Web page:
Originally, this article was supposed to be a "Workout of the Week" article where I tell you all about some great workout I do, that you should do too because it is sure to make you super fast. While I do have a list of workouts I could tell you all about, I am going to save that for some other day. Let's talk more generally about things, not so much what to do for the workout, but how to have a make it a good workout.
Think of the last time you had an awesome ski/race/bike/run/paddle/whatever it is that you do. One of those days where things just click, the legs are feeling snappy and you're just pumped to be out there. What made this workout so excellent?
For me, there is a list of things that play a big role in making a workout excellent. Mostly Basic things such as getting a good night's sleep beforehand, eating a good meal a couple hours in advance, doing a good pre-workout stretch, having all my equipment in working order, ready to go and generally just not being in a rush to get all these things done. Sound familiar? My guess is yes, but that doesn't mean that these stars align every day, or that they have to in order for it to be a quality session. In fact, I have been noticing lately that there is a certain "Random Factor" that seems to play just as big a role. (key word: can)
The "Random Factor" is best understood when seen in action. You may just find you have even experienced it, but didn't recognize it for what it was...
"Random Factor" Example 1: A week or two ago, I was skiing along the canal mid-day, feeling alright but just kind of going through the motions if you know what I mean. About 15 minutes into the ski I hear a honk and look up to see Andrew driving by, smiling and waving. Naturally, I smile and wave back. It seems simple but for one reason or another I was suddenly in a ridiculously good mood and the next hour and fifteen minutes could definitely be classified as being a great workout.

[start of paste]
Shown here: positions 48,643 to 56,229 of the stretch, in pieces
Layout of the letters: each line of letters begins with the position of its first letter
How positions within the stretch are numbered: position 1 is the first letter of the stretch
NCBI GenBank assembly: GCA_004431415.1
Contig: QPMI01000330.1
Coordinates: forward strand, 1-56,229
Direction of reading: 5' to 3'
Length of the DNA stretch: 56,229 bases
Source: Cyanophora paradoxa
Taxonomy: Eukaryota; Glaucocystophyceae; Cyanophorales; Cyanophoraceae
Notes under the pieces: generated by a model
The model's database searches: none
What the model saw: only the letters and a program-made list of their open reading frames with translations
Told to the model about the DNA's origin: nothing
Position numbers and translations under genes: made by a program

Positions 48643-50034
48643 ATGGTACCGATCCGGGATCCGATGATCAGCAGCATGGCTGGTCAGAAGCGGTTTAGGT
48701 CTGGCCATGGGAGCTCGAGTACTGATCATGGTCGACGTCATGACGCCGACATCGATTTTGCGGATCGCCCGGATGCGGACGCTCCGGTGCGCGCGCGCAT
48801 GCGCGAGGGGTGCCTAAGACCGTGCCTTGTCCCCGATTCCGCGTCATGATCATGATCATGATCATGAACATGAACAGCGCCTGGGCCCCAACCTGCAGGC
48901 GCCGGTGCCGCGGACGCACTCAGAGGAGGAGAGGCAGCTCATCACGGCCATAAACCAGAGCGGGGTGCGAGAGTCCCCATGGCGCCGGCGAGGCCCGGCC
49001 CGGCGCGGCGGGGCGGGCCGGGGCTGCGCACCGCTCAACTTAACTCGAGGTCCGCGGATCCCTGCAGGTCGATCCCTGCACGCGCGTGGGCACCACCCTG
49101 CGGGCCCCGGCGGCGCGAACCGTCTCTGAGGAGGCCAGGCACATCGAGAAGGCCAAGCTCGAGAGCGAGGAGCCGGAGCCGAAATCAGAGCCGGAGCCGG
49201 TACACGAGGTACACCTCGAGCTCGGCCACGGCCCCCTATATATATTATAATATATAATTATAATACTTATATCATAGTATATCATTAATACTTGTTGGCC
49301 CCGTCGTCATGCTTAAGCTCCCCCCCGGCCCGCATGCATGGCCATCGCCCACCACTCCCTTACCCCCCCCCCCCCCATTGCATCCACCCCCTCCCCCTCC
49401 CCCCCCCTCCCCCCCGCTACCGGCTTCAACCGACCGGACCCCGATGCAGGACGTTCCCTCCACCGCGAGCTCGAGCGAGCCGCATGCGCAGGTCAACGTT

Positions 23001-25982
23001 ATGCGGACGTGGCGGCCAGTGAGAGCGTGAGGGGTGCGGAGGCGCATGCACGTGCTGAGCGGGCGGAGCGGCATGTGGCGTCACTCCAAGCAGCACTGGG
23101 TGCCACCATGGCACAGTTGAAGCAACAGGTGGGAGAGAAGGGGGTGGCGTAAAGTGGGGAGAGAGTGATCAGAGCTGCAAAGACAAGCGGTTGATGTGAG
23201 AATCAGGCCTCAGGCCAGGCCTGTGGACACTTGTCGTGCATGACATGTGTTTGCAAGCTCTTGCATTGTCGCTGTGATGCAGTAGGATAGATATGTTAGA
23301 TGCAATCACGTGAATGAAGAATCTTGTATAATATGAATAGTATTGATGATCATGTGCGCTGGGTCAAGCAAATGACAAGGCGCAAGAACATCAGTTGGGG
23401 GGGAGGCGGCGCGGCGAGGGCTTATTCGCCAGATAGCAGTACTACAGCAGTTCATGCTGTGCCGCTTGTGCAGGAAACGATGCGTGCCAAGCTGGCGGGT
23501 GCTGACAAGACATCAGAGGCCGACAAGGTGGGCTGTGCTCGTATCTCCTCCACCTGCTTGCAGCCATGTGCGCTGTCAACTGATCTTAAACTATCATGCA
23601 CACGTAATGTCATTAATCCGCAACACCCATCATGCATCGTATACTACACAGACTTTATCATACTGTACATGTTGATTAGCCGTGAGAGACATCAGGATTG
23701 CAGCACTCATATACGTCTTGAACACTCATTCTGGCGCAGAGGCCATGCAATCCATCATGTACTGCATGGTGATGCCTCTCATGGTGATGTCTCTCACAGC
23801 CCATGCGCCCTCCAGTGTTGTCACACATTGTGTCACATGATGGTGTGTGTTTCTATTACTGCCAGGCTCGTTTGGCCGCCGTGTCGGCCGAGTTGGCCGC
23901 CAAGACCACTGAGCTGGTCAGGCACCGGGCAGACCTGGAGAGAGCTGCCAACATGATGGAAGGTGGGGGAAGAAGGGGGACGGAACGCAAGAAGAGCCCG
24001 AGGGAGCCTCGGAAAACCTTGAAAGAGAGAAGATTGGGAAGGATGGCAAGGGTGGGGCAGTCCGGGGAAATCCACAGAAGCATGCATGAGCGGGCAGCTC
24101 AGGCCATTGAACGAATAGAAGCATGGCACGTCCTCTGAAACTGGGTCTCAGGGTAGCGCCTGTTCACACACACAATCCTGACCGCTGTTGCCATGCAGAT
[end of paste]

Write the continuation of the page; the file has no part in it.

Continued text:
"Random Factor" Example 2: Last week was kind of wild for me. Between studying for/writing calculus and microeconomics midterms and doing a macroeconomics assignment I was frantically trying to find a place to live and not sleeping because I was too stressed. Wednesday evening rolls around and there is this calculus exam at 8pm, I have spent the day searching Ottawa for somewhere to live and I'm just getting started on how the heck one goes about doing implicit differentiation. I have it kind of figured out, but I'm feeling scattered after not much sleep and too much coffee. Then my cell sings (Akon, of course) notifying me that I have a new text message which reads "Yo, good luck on the exam. Show those numbers who's boss!!". I have a good laugh and am surprisingly calmed down. I get to the exam with a clear head and able to do my best at "showing those numbers who's boss". (I do realize that this is not a ski specific example, but the point is still there!)
"Random Factor" Example 3: After a few more days of apartment hunting/test writing I am pooched but determined to get my butt out to the park for Sunday's 10k skate rollerski race. Sunday morning, my alarm goes off less than six hours after I have finally fallen alseep. Normally, this would suck but it just so happens that I had been dreaming that I was playing European Handball with my Hardwood homies, and my team had scored on Jack's team just before the alarm, so I woke up laughing and happy. How could it not be a good day? (for those of you who don't know Jack well, when it comes to things like soccer or handball, he is the biggest trash-talker ever!) I practically danced to the Gatineau Park and although it was the toughest race I have done in a long, long while, it was wicked.
Do I embrace the "Random Factor" to the point of being childishly easy to please? Maybe yes, but if I didn't (and didn't have couple of really good friends here) I'm pretty sure I would have packed up and gone back to Mississauga last week, so maybe that's alright.
Alana in the weekends rollerski races.